I don’t remember exactly what it was that started this conversation. We were out for a walk in a park after dinner. The children were scampering ahead of us.
“I am becoming more and more like a mother and you are becoming like a father these days,” Afzal said to me.
“That sounds like a good thing,” I said.
“I’m not sure it’s a good thing,” he said.
“It is, Afzal,” I said. “One person doing the same thing all the time gets depleted. Like farmers rotate crops, we need to be the other parts of ourselves too. People who don’t get a break become angry. And bitter.”
“Like our mothers,” he almost completed my sentence softly.
“Like our fathers too,” I added.
Naseem, the youngest, comes running towards us. Splotch! Her foot lands in a dark patch in the path. She almost bounces out of her sandal, which is stuck in the wet mud. Some giggling, little crying and a treacherous rescue. Also, end of conversation.
Afzal leads the way home, holding Naseem mid-air and at arm’s length. I do the same with the “favourite sandal” and follow with our older children.
I know a man who never wanted to be a father. He is the father of our three children. His daughters have started to become quite bossy with him. Very bossy.
Naseem climbs over him like he is a tree and perches on his shoulders. Next she will try to sit on his head.
“Are you a monkey?” he will say.
“Yes. Come and make a puzzle with me,” she will answer. She has absolute power over him.
“MY Papa,” she asserts.
Sahar, who is 8, scolds him, tells him off, and explains things to him very slowly. Sometimes she interrupts our absent-minded conversations to explain to Afzal what I really mean. Or want.
“Let me speak, he will say. I am explaining something to Natasha.”
She will clamp her hand on his mouth.
“Am I talking too much?” he will say in a garbled voice from behind sealed lips.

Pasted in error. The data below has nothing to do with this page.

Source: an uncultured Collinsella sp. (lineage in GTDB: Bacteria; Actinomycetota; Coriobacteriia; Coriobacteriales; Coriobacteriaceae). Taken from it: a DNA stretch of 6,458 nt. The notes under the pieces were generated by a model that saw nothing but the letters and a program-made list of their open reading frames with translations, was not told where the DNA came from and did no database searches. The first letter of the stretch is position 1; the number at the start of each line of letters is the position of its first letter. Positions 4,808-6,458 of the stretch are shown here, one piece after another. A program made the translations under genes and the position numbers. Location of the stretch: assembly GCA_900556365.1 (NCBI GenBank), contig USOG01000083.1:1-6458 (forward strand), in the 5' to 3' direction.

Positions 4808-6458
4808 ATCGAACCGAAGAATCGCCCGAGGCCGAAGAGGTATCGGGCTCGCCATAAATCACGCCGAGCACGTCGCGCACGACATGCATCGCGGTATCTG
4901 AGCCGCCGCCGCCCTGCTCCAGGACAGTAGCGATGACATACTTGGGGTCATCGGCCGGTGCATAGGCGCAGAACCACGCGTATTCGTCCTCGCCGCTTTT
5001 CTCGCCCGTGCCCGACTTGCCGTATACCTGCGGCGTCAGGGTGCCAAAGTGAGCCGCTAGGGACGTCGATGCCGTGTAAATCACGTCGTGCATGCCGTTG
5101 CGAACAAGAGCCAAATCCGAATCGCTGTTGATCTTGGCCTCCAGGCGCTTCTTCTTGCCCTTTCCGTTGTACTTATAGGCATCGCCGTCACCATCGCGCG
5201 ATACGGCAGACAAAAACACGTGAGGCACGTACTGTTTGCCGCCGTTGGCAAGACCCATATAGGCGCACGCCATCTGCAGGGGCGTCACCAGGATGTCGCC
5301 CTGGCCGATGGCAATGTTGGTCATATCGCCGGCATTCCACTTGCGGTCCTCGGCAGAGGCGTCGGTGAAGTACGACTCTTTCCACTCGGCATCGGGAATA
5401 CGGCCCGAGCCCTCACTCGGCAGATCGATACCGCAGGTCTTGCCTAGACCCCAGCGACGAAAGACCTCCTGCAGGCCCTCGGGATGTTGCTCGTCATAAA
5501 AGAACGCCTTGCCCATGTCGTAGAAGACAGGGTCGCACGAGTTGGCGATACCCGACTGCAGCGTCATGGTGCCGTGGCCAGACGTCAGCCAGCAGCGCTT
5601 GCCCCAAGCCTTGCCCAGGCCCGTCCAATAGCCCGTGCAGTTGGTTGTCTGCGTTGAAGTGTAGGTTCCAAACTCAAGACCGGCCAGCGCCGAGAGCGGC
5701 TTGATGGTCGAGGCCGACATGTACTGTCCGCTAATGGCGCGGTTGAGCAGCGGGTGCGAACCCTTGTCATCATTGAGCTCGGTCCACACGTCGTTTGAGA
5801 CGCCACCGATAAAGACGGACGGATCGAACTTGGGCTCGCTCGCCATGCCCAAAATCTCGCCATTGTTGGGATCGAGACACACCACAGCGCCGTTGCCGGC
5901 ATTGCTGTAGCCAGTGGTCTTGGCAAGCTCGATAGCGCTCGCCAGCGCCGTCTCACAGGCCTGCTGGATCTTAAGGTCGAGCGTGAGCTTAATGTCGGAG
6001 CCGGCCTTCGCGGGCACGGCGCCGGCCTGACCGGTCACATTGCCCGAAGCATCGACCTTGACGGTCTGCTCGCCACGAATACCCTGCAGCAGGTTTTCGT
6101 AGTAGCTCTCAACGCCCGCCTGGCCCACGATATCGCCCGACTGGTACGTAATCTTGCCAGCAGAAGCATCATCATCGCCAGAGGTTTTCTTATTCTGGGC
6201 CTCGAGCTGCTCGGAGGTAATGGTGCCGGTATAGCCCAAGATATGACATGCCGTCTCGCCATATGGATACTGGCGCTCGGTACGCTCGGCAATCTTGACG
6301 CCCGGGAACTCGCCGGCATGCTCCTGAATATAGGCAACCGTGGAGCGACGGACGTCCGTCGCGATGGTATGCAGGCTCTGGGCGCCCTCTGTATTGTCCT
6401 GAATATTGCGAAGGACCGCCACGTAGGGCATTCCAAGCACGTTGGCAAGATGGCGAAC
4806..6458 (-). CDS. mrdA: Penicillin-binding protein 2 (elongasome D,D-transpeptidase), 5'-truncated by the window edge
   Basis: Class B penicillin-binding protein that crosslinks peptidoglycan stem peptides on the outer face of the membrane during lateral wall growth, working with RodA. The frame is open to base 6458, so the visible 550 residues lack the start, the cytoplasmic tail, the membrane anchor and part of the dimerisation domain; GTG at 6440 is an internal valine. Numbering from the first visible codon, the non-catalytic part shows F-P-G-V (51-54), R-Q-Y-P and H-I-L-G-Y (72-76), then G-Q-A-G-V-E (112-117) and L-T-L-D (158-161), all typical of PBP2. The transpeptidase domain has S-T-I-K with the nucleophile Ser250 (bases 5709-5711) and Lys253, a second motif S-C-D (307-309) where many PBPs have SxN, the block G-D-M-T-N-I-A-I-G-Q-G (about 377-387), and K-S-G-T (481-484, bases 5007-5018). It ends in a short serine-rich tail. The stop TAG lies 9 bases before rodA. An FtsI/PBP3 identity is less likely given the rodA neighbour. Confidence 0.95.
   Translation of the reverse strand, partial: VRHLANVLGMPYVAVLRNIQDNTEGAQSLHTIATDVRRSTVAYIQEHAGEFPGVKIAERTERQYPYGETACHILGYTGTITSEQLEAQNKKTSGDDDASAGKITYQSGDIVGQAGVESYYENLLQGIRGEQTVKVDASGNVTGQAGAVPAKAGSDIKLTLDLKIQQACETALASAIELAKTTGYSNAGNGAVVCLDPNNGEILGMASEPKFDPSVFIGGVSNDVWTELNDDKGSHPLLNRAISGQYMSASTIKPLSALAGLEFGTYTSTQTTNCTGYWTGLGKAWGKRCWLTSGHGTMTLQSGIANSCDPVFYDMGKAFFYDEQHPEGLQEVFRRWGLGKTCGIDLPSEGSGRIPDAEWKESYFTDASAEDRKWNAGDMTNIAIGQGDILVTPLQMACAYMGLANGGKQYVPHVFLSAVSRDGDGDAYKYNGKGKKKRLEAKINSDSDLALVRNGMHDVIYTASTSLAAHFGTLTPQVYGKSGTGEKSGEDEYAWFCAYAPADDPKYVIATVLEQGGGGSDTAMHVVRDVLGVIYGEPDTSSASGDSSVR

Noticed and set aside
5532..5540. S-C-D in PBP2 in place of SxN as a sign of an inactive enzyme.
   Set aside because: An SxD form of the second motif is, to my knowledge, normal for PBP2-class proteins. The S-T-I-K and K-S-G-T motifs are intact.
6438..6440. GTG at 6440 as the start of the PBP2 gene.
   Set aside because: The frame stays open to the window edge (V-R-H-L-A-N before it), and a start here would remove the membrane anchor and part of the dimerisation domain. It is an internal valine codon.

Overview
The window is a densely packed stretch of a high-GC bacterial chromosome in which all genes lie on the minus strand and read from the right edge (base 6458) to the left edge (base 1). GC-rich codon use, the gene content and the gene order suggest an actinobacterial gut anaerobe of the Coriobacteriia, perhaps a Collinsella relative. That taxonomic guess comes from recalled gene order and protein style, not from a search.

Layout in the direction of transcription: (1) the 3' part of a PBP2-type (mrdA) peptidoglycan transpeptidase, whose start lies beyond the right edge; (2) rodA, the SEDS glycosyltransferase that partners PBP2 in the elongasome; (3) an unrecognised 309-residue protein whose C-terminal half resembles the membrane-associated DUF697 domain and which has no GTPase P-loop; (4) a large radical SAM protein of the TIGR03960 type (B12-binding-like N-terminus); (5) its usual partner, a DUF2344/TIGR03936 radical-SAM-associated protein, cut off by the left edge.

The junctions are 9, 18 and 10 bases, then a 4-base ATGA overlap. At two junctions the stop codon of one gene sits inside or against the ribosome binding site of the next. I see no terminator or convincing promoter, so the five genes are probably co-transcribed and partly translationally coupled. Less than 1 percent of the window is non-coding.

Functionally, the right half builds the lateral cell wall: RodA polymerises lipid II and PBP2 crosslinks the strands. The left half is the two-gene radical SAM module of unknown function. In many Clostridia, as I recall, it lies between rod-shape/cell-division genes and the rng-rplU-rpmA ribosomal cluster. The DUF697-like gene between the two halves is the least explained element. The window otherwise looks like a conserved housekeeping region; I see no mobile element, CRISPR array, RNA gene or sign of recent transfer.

“Look how he sounds,” she will announce with glee. The others will mimic him. Like audio playing in rewind.
Aliza is our middle child. We used to call Afzal and Aliza twins, when she was a baby. Afzal would stick his stubbly face next to her cheeks and ask: “Don’t we look like twins? Tell, tell.”
Many years ago, we were sitting in the front seats of a state transport bus on our way from Dharamsala to Pathankot. We had the seats ahead of the front door. A fabulous panoramic view, and the soundtrack of enthusiastic honking all the way down from the mountains to the plains. I had my dupatta loosely over my head and face to protect it from the heat and dust. And to soften the light, I suspect, so I looked pretty to him.
“Why do you want to marry me?” he asked me.
“I think you will make a good father to my children,” I said.
“I’m quite sure I never want to have children,” he said.
I had heard that a few times before.
I’ve always known that I want to be a parent. Afzal was always clear about not wanting to be one. I have looked back at my growing-up years and said, “I am going to show you how it is supposed to be done.” Perhaps he looked back at his times and thought, “Man, what a mess! Why bother at all?”
Sometimes it takes a while to realize that two seemingly opposite positions can actually be motivated by similar experiences. People who express conflicting views may be the perfect allies, with the same goals and aspirations. Our words are often deceptive, and we need to go beyond them to begin to see in our hearts.
I show this to Afzal. “I have called you a man who never wanted to have any children,” I say to him.
He reads. “Don’t use the past tense, he laughs, I still don’t want to have any children.”
“You’re so clever, no?” I say.
“I’m just being honest, Natasha. This is scary stuff.”
“Just like the adventures you chase,” I say. “The demons you like to slay. The rescue missions you paraglide into. The cliffs you’d like to jump off from…”
“Can you give me a new snake and monkey story idea?” he says. “Naseem is waiting for me in the bathroom and that’s my challenge for now.”
“Oh, you mean, one day at a time, baby?” I say.